In addition to communications, obtaining a clear operational picture is key to conducting any missions with allies and partners.
“How do we ensure that this ship from ‘X’ country and this ship from ‘Y’ country are looking at the same picture, that way decisions can be made,” Capt. Dan Brown, the experimentation lead with U.S. 3rd Fleet, told USNI News.
“At the end of the day your commanders always want to be able to sense the battlespace that they’re assigned to and then ultimately [that] allows them to make decisions on what they want to do. And if we’re not all working off the same sheet of music, it’s going to be tough. So that experiment is pretty high visibility at this RIMPAC.”
Part of ensuring ships from different countries can communicate is testing out the Link 22 tactical data link system, which several participating nations – including the U.S., France, Chile and Canada – use.
“Tactical data links sound like they work together seamlessly. But it’s kind of like when you take your … iPhone, and you wander and you grab free WiFi from place to place to place and you still have to login, and sometimes you got to go to a homepage,” Robinson, the Canadian admiral, told USNI News. “Link systems are the same. They should connect seamlessly, but if you haven’t worked with those particular ships, it’s something to work through – making sure you’re all on the same crypto, that you’re changing at the same time, that control frequencies” are the same.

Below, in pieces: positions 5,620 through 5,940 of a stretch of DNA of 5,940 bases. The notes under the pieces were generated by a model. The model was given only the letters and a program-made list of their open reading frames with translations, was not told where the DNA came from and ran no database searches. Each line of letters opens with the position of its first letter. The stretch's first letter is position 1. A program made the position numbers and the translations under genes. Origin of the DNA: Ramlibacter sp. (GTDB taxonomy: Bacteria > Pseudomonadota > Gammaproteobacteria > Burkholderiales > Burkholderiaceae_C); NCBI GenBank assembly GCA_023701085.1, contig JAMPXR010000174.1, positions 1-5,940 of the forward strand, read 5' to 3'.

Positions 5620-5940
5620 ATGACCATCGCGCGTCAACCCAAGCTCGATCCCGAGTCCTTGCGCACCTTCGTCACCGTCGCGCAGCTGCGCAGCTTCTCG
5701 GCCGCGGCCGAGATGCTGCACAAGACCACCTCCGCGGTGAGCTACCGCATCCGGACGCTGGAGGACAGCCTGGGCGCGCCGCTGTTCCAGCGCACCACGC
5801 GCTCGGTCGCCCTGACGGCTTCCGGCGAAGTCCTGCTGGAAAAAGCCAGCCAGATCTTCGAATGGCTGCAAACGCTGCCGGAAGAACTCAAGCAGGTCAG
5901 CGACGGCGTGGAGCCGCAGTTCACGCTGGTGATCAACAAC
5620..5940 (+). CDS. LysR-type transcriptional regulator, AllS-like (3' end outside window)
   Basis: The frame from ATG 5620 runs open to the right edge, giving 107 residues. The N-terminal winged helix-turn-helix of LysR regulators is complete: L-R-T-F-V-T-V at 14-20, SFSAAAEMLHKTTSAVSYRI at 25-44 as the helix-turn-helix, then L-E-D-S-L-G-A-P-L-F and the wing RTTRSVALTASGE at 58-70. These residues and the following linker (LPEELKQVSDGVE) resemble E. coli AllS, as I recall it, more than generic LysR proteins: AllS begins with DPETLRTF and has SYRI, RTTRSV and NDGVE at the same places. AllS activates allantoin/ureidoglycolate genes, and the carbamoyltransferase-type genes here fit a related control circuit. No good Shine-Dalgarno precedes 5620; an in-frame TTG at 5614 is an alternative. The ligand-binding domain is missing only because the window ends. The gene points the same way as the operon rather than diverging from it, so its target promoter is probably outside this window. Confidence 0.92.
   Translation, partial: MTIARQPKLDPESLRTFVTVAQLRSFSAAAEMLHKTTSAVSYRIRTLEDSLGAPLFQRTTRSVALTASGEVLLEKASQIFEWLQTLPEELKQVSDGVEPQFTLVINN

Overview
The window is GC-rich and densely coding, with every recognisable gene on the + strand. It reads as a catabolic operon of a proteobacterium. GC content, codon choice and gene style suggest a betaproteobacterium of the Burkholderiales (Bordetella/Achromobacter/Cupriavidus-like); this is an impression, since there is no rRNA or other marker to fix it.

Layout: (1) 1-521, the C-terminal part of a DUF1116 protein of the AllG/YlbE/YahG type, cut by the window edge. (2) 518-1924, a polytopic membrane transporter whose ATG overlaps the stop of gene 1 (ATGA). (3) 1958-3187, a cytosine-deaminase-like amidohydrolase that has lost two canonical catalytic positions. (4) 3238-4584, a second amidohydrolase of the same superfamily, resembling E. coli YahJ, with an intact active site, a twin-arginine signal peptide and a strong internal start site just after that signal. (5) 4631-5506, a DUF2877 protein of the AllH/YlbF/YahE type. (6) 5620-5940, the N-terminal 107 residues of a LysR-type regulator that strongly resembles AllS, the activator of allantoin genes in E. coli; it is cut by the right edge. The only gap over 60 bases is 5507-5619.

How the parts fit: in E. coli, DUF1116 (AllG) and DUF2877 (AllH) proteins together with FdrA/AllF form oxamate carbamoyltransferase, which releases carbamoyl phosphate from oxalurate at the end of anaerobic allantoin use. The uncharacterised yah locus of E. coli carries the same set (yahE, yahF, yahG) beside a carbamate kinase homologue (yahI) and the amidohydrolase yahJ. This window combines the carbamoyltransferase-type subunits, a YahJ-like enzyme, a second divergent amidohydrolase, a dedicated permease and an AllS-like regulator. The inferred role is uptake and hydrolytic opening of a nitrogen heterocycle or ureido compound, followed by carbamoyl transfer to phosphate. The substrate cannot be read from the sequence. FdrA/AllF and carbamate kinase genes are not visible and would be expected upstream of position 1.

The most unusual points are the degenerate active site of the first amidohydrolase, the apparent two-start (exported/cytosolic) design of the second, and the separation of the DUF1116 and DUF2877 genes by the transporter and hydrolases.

For the Australians, RIMPAC is helping them understand what they can do with U.S. aircraft aboard Canberra, including whether they could deploy U.S. aircraft aboard an Australian ship in the future, akin to the U.S. Marine Corps F-35B Lightning II Joint Strike Fighters that deployed last year aboard United Kingdom aircraft carrier HMS Queen Elizabeth (R08).
Jace, the CO of Canberra, said U.S. Marine Rotational Force – Darwin aircraft could embark aboard Australian ships when they’re forward deployed.
“[Humanitarian Aid and Disaster Relief] is something that Australia does regularly and if we’ve got MRF-D In Australia operating then that’s a perfect partnership to take out into those regional areas and support as a collective,” he said.
Canada’s Robinson acknowledged that more multi-national carrier strike group deployments like the Queen Elizabeth CSG in 2021 – which included RCN frigate HCMS Winnipeg (FFH 338) – could happen. But Robinson said he believed ad hoc naval coalitions are more likely the way maritime nations will operate together.
“I kind of think that shorter groupings – so bringing task groups together for shorter groupings of time and then ships come and go as their national taskings changed – is going to be the way of the future,” Robinson told USNI News.
Boyle said working with allies and partners in the Indo-Pacific – like the United Nations-led Enforcement Coordination Cell for sanctions on North Korea – in particular, is key to deterring China.
“Continuing to make it apparent that they can’t win is the long-term objective and that way we’ll never have to go to war,” Boyle said.
“And man, if we can do it with partners, when they look out and see the ECC … and see Germany, Canada, France, the U.S., Korea all working together right off their coast, then it’s got to be like, ‘our only friend right now is Russia.’ And it’s not really a very good friend, from a China perspective.”